Today the greatest Christian evangelism movement ever to occur in any country in the world is taking place in China. It’s one of the most exciting developments to be happening on the world stage right now and most American and western Christians do not seem to be aware of it. In part I think that the reason why we are not is because the media that surrounds us in our electronically saturated culture is focused so much on other things. Perhaps in part also the reason why we Christians in the west are not aware of it is because we are so busy slugging it out in the trenches, trying to save the moral and logistical remnants of our Christian past in a western culture that seems rapidly to be turning in a different direction. To be sure, slugging it out for the gospel in the west is a valuable mission. It’s a mission to which I am currently dedicating my life. But at the same time I do think that a case could be made for saying that we Christians in the west are needed every bit as much on the mission field in China. At the very least our financial resources are needed on that mission field. Consider the following points.
1) Chinese people right now are incredibly receptive to the gospel. Both the mainline, government-controlled churches and also the burgeoning house church movement are being overrun with people who are seeking the love of Christ. The openness defies region – from Harbin in the north, to Xian in the west, to Guangzhou in the south, to Tsingtao in the east.
2) There is a deep need for grounded theological education on the mission field in China. While tens of millions of Chinese people are receptive to the gospel, from what my friends tell me there often is an unfortunate lack of theological training among their leaders – especially among the pastors and leaders of the house church movement. This lack of grounded theology is in part the reason why many house churches are spiraling off into syncretism, which is always a danger for Christian churches. Pseudo-Christian spiritualist movements like Falun Gong are an ever-present temptation in the absence of good theological training.
3) The numbers do vary a lot, depending on the statistical source. It depends also on how you count the house church movement. But the Chinese church is probably today as large as 70-80 million people. Occasionally I have heard learned estimates of 90 million or more. If these numbers are right then contemporary China is the third largest Christian country in the world – behind the United States and Brazil. That’s an incredible demographic shift in just a couple of decades of openness in the post-Deng Xiaoping era.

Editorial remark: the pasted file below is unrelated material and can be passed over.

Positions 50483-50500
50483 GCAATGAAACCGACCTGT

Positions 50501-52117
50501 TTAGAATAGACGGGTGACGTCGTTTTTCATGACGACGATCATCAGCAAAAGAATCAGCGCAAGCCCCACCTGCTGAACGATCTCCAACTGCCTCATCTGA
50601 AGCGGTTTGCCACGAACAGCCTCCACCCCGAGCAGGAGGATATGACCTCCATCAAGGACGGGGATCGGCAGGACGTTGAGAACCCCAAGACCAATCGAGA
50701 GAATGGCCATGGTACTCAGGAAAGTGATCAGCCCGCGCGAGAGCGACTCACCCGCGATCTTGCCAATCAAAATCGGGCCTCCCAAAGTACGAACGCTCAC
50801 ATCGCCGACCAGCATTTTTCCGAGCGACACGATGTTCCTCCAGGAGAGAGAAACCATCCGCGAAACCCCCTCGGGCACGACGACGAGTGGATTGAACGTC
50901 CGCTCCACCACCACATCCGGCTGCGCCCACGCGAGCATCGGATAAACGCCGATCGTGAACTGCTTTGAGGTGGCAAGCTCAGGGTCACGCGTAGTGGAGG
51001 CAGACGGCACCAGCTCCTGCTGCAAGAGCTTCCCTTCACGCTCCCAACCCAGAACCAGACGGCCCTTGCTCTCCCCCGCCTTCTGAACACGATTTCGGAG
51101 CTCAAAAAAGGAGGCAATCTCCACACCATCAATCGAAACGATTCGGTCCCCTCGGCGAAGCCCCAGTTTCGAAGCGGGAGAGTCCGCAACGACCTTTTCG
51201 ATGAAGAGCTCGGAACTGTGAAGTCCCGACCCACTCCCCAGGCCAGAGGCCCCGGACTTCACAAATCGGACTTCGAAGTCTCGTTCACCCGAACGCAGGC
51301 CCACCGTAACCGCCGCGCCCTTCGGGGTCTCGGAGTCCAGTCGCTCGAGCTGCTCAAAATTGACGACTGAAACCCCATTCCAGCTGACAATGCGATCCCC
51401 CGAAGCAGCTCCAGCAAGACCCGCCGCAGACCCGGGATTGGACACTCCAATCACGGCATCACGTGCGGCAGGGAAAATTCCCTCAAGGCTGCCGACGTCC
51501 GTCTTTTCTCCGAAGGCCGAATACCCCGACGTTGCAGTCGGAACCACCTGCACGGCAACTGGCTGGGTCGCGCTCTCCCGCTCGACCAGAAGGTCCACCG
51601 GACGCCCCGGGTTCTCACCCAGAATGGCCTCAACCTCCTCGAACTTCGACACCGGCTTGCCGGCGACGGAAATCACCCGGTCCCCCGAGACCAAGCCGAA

4) Anecdotally, I have known dozens of Chinese people in my life. And every one of them has been receptive to the gospel. Mind you, they certainly are not all Christians. But every one of them has been interested in hearing the Christian message – considering what it has to say – and not a single one of them has approached spiritual discussions with me in the hardened and cynical way that we Christians have become so familiar with among many of our peers in the west. Among Chinese today there is not a cynical cultural memory of past Christian misdeeds.
When you think of a Christian today, you still think of a white American Evangelical, or a Latino Catholic or Pentecostal, or an African Anglican. At least that’s what I think of when I reflect on it. But one hundred years from now the largest Christian church in the world, by far, will almost surely be in China. So when our descendants at that time think of a Christian they will probably think of a Chinese layman, a Chinese worship leader, or a Chinese missionary.
The future of Christianity is in China. It’s time for western Christians to embrace that reality.